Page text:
I’m Too Square to Think Outside the Box

Photo Think Outside Box

It was when I complimented JC* on her dress and she said she was wearing it backwards, that I was both aghast and quite sure that I had not inherited that playful gene that helps you look at the world just a bit differently.

Thinking outside the box is defined as “a thinking process which implements an unusual approach to the logical thinking structure and aims to approach it from a creative process.” It’s been the catchphrase behind many an advertising slogan, challenging us to think beyond the obvious.

Sure, there was the time that I accidently wore two different earrings to work, but I don’t think that counts. My co-workers did seem to be mesmerized with my ears, could not focus on our weekly meeting, and my boss asked if I was okay or if I needed to leave work early.

Wait a minute, wasn’t it me that made hot dog shaped hamburgers and served them in hot dog buns? Don’t I commemorate special events with a shaving cream message on the shower wall?

All well and good, but after some analysis, it seems that, though I may have been taking steps towards thinking outside the box, I was doing so inside the secure environs of my own home. To be truly avant-garde, you are not afraid to go out into the world and be who you are. Rats, so those don’t count either.

Being married to Mr. Wiz* for thirty three years, you’d think that some of his inventive and imaginative ways would have rubbed off on me by now. Proposing that we buy a derelict car dealership in the tourist town of Mountain View, Arkansas and turn it into a store or that we walk 500 miles through Spain on The Camino, literally left me speechless (not easy to do). Partners that we are, we negotiated, threw in a couple of Excel spreadsheets for my wellbeing and the rest is history.

Big A* just might have inherited the best of the both of us. Even though he wanted no part of Backwards Day in pre-school (even reversing the baseball cap on his head made no sense to him), he would come home from visiting his New York grandparents every summer, excited to share tales of having had pizza for breakfast, a backwards dinner (dessert first) and being asked if he would rather go to an amusement park or see Tito Puente perform live at Carnegie Hall (he chose the latter).

There always seemed to be electricity in the air when we’d spend time with our dear friends, Pat and Bruce; you never knew what to expect next. An older couple, who took us under their wing when we started our sales representative business in New York years ago, their wealthy upbringing afforded them the luxury of an unconventional lifestyle. For their forty-fifth wedding anniversary, Bruce, a self-professed pack rat, had a dumpster delivered to their home with much fanfare and the promise to fill it up. Pat said it was the most loving gift she had ever received.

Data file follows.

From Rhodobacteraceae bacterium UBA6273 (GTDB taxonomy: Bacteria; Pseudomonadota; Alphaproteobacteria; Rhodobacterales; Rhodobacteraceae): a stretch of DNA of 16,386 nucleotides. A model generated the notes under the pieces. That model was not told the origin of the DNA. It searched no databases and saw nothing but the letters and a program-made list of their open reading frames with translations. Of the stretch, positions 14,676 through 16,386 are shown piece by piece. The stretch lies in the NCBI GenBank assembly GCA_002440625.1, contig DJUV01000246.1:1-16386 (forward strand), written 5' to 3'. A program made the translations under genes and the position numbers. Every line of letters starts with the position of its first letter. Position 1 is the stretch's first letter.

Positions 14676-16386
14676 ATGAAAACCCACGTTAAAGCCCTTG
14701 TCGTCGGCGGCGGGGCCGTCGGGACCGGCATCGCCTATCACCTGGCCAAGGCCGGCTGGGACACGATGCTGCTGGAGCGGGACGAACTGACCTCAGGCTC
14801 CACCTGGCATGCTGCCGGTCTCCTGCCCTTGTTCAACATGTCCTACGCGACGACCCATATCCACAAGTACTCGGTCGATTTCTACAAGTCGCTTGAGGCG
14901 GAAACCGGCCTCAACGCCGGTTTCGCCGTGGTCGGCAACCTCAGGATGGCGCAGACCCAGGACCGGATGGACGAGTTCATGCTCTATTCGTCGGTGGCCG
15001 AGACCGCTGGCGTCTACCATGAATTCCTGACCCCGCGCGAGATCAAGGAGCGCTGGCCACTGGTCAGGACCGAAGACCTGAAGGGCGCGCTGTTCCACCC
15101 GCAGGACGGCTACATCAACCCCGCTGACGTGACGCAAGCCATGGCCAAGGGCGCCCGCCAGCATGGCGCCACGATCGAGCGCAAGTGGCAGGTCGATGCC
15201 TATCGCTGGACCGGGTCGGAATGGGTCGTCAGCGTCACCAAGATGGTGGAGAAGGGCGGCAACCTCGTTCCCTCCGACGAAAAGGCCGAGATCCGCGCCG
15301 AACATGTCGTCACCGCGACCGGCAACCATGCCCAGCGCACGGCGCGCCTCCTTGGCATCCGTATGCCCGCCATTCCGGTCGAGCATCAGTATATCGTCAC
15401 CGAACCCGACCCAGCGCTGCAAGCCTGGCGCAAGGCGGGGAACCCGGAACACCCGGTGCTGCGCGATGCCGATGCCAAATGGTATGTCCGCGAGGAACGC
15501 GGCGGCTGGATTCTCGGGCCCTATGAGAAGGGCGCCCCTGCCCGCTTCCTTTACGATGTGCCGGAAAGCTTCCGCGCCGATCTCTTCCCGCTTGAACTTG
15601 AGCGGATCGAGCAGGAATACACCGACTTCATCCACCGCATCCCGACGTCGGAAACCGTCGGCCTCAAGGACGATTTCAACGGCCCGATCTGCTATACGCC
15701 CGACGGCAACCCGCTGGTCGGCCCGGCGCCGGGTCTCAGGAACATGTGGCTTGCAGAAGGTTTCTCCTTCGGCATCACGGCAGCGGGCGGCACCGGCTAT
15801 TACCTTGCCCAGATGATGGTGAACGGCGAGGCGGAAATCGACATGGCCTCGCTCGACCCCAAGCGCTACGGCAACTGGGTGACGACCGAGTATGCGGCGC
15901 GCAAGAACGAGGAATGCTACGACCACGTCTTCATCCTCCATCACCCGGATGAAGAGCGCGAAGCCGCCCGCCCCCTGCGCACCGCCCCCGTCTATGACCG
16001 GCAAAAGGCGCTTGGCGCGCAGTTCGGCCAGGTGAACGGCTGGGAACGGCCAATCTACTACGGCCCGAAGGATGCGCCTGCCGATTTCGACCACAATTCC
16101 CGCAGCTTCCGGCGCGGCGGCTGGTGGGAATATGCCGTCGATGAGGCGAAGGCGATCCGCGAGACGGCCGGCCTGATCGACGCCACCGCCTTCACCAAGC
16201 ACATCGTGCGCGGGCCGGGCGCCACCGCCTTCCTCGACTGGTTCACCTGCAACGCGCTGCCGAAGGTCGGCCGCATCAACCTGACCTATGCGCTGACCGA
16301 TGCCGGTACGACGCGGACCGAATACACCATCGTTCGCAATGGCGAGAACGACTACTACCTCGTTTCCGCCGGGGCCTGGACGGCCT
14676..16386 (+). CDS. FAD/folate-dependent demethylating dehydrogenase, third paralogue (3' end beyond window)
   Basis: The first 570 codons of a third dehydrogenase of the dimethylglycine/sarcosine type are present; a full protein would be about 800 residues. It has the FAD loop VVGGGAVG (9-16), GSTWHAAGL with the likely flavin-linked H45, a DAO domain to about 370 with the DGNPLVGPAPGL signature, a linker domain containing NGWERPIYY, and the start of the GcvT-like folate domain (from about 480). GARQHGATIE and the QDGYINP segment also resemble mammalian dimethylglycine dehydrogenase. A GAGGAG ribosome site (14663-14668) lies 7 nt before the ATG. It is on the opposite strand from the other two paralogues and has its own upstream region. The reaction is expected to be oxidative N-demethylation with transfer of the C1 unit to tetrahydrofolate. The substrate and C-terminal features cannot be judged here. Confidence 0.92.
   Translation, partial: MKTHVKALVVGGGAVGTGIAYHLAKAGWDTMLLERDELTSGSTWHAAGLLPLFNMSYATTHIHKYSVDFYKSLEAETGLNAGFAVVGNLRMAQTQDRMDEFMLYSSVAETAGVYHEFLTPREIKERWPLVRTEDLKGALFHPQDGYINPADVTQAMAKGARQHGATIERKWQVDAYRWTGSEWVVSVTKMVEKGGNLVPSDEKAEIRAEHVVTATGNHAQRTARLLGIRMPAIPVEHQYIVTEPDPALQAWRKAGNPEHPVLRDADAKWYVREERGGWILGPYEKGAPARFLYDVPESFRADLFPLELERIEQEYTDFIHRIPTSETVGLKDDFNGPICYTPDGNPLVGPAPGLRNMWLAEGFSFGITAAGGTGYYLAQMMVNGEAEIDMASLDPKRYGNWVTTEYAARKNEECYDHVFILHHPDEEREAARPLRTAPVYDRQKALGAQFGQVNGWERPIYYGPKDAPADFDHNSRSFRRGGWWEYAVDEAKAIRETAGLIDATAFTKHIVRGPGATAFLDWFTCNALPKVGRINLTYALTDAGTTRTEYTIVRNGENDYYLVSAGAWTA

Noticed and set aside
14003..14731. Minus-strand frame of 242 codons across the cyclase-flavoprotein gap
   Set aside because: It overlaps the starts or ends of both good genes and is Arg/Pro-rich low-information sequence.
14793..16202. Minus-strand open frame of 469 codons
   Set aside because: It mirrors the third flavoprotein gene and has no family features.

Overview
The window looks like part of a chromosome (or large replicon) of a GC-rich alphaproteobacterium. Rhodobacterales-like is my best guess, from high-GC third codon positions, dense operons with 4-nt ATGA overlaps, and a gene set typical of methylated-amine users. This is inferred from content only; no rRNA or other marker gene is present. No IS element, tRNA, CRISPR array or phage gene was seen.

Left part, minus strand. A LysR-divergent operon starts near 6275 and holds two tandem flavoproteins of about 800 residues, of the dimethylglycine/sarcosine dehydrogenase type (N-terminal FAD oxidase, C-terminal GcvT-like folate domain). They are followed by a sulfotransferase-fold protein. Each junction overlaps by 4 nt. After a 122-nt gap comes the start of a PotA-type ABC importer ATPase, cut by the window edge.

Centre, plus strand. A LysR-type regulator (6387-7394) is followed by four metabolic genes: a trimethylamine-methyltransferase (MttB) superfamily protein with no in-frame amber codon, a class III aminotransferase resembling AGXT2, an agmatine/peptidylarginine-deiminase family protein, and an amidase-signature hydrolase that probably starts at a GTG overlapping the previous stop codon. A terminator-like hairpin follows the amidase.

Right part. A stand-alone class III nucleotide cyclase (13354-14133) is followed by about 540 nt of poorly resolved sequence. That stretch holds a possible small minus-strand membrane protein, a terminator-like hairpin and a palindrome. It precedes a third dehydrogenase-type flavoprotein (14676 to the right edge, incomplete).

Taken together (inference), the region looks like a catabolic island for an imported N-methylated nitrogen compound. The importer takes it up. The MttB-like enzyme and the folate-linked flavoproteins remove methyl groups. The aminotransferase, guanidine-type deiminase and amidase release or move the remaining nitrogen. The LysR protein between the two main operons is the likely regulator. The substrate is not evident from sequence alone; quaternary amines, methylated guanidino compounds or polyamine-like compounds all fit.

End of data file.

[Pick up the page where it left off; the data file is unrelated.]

Sure, I’m disappointed that I’m just not built to be such a carefree soul, but maybe in the big cardboard compartments of life, there needs to be a balance between those that take risks and get the papercuts and those that are always prepared with the bandages.

I’ll just have to be content with my analytical self and accept that there’s always the chance that I will be inspired to release some of my inner eccentricities by watching others make the world a bit quirkier, one kooky notion at a time.

*Who’s who? See “Cast of Characters” on the “About” page.

The Life He Chose: A Father’s Day Tribute in Prose

Photo Fathers Day

Oh, what a novel your life would be
Filled with drama, intrigue and romance
An instant best seller you couldn’t put down
About dreams, daring and chance

Our swashbuckling hero is born in Hell’s Kitchen
Where only the strong can stand the heat
Tough and daring, devil may-caring
His education was life on the street

He scrapped and fought, sold on streets what he’d bought
Living hard, playing hard with his money
‘Til a war came upon us, this Latin Adonis
Joined the army to be all he could be

The lessons learned here; cold, raw, full of fear
Shaped the spirited boy into a man
In an Infantry Irish with only one wish
To make it home and create a plan

The man of the hour, filled with rage, but no power
Was in search of who he was in his life
Who’d think that by chance, after asking her to dance
That beautiful blonde would become his wife

So, now full of dreams (the hero with schemes)
The couple set forth together
She provides inspiration, he- sheer determination
There’s no port in the storm they can’t weather

With street education and blind dedication
His goal not to follow, but lead
Oh, wonderful joy; three girls and a boy
Now, his ego and six mouths to feed!

From your soul way down deep, when you can’t sleep
Comes a voice of both terror and power
Telling you to pursue it, you know you can do it
This is your shining hour

He had no choice, he succumbed to that voice
And our leading man went from rags to riches
But, it’s that lost Latin boy that’s brought others such joy
Helping others to achieve their wishes

 

Tea for Two and Other Heart Warming Rituals

Photo Tea

A lamp chop, a cup of tea and the sound of a tea kettle all have a kind of Pavlovian effect on me.

Beginning at age 4, I would spend time with my grandmother, enjoying my favorite lunch: a baby lamb chop, tiny baked potato and spinach sautéed with garlic (no PB&J for the first- born child). Then, at around 3pm, she would take out the good china tea cups (I had a special tiny size all my own) and make us a cup of tea. Sometimes she would take the time to serve from a teapot. We would sit across from each other at her dining room table and chat. It always made me feel very grown up and very elegant.

The ritual has continued to this day. My tea partners (you know who you are) and I enjoy a special closeness over that steaming cup. The kettle is filled, our favorite cups are chosen, the tea bag (still always Lipton) enters the cup and we eagerly anticipate the screeching of the kettle. The brew steeps for 3 minutes (yes, I time it). Milk or sugar? I add just enough milk to produce a caramel color and a dot of sugar that is similar to the waving of a bottle of Vermouth over a martini. Now, we can choose where we’ll sit and delight in each other’s company.

So, what is the difference between a habit, a custom, a ritual and a tradition? My grandmother began the daily routine of enjoying a cup of tea each afternoon (a habit). Soon, it became a practice (a custom). Once it was observed and repeated regularly, it graduated to a ritual. Passing it on to subsequent generations made it a tradition.